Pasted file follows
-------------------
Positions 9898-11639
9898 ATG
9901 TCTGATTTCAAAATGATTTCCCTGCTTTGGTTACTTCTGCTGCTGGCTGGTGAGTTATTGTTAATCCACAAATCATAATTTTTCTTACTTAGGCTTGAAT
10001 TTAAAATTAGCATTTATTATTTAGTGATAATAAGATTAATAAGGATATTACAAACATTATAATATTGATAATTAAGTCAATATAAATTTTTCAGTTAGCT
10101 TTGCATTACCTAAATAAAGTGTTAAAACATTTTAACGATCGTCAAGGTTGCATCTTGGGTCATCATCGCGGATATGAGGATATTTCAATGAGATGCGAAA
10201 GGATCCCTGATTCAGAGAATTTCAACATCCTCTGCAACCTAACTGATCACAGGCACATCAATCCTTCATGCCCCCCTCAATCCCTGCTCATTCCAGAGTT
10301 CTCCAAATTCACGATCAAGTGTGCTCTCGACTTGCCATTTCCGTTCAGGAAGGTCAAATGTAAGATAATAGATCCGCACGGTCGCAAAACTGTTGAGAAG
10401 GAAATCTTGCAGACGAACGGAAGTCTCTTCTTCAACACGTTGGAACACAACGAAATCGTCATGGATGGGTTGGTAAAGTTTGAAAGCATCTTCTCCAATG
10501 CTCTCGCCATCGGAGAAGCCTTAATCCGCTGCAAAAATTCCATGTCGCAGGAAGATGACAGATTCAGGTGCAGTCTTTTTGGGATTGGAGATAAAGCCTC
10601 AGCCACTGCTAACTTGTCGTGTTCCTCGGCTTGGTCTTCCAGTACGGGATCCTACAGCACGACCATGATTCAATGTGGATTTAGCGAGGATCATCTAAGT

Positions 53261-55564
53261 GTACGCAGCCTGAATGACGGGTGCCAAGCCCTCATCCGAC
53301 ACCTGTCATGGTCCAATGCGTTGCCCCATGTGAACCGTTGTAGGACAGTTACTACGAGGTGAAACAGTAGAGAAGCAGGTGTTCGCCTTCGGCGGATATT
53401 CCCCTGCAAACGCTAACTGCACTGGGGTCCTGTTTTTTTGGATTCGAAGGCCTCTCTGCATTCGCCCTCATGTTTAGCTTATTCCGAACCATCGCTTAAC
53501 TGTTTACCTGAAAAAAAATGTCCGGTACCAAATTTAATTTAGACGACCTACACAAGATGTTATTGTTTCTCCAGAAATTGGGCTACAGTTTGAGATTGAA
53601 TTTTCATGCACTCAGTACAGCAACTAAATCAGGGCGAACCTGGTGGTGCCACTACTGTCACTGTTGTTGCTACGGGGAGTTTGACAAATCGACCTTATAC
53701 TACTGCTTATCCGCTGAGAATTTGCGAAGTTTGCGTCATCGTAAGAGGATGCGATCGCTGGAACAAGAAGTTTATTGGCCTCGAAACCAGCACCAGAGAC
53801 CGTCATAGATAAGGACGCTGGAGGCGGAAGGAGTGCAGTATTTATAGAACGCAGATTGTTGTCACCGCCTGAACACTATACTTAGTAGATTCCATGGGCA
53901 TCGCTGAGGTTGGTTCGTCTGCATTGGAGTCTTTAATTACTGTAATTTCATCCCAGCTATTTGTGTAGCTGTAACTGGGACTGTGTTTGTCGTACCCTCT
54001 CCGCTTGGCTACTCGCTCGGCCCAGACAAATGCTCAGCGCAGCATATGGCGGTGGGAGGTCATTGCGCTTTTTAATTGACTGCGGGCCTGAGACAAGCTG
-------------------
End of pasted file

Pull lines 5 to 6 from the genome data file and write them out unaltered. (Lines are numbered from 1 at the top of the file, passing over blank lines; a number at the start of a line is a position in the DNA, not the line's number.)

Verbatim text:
10101 TTGCATTACCTAAATAAAGTGTTAAAACATTTTAACGATCGTCAAGGTTGCATCTTGGGTCATCATCGCGGATATGAGGATATTTCAATGAGATGCGAAA
10201 GGATCCCTGATTCAGAGAATTTCAACATCCTCTGCAACCTAACTGATCACAGGCACATCAATCCTTCATGCCCCCCTCAATCCCTGCTCATTCCAGAGTT